Microsoft's Windows Phone 7: When bad things happen to good phones

Summary:Microsoft really needed to hit a home run with WP7 to make a comeback in smartphones. So far, I'd say they've fallen short of what's needed. What do you think, WP7 users and potential buyers?

Windows Phone 7 devices began shipping last October to largely positive reviews. I had a chance to check one out and saw enough to like that I seriously considered making WP7 my first smartphone -- and my first Windows phone.

But in the four months since, I've begun to waver. And the latest back-and-forth over the first update for WP7 has made me increasingly WP7-shy.

Here's the back story: Microsoft announced on February 21 that it planned to push out to WP7 users a first "minor" update -- something that seemed to be an updater for the real first update due in early March. As soon as some users began receiving notifications that the update was available, reports of "bricked" WP7 devices began appearing around the Web.

Microsoft issued a vague statement, saying the company was investigating reports of problems caused by the first update. But company officials said nothing about plans to halt or fix the first update.

On February 23, Microsoft issued a new statement, claiming that the company had pulled the first update for Samsung WP7s. Here's the statement from a spokesperson (which I received hours after some European outlets did, and only after I requested any updates on the situation):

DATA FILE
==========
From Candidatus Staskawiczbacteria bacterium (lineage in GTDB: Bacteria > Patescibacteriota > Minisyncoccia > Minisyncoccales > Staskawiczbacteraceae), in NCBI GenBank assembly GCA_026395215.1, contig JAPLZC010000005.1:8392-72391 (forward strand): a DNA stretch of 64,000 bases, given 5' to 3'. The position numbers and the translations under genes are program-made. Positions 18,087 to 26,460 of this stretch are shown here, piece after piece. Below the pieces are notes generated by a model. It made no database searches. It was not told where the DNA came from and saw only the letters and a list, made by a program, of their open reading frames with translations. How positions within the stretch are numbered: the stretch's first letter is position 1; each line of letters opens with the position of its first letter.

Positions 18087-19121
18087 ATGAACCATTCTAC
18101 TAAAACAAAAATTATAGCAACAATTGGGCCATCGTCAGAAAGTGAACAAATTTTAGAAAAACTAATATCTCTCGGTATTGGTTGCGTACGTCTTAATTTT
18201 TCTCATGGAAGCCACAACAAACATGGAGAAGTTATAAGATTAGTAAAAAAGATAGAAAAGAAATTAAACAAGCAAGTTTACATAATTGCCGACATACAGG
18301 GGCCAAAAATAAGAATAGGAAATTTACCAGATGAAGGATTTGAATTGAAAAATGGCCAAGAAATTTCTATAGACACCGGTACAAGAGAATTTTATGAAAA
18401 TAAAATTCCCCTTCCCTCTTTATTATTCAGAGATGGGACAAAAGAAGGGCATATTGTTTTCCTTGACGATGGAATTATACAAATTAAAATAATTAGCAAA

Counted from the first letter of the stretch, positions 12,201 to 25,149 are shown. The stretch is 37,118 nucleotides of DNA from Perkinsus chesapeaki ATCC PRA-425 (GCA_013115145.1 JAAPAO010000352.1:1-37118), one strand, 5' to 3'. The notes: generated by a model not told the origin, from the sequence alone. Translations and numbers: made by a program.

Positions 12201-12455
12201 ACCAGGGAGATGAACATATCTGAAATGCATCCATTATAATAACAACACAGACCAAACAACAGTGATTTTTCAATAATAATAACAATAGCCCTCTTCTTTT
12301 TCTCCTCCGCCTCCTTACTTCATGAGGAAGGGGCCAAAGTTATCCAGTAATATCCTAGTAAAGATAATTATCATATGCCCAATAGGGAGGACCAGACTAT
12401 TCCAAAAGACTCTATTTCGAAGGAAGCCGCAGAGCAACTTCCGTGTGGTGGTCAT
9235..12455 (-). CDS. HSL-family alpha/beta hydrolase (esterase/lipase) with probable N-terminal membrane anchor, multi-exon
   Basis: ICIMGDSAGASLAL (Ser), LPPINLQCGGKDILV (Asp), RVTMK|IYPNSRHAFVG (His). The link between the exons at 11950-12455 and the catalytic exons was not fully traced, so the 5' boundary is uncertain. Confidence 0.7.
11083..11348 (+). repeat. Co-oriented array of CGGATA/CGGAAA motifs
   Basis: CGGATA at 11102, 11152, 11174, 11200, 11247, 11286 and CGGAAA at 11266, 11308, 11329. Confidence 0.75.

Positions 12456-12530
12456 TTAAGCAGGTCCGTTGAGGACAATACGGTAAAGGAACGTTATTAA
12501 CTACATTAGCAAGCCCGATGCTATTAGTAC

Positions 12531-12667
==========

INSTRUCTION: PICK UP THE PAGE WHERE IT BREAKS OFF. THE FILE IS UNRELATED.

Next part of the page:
"We have identified a technical issue with the Windows Phone update process that impacts a small number of phones. In response to this emerging issue, we have temporarily taken down the latest software update for Samsung phones in order to correct the issue and as soon as possible will redistribute the update."

However, contrary to the official statement, the first update still seems to be available. According to at least two blogs, the update had not been pulled, as of Wednesday morning, and is still available for download. Makram Daou, who runs MobileTechWorld.com, just checked again for me a few minutes ago. Here's a screen shot he took, showing the update is still available for his Samsung WP7 device: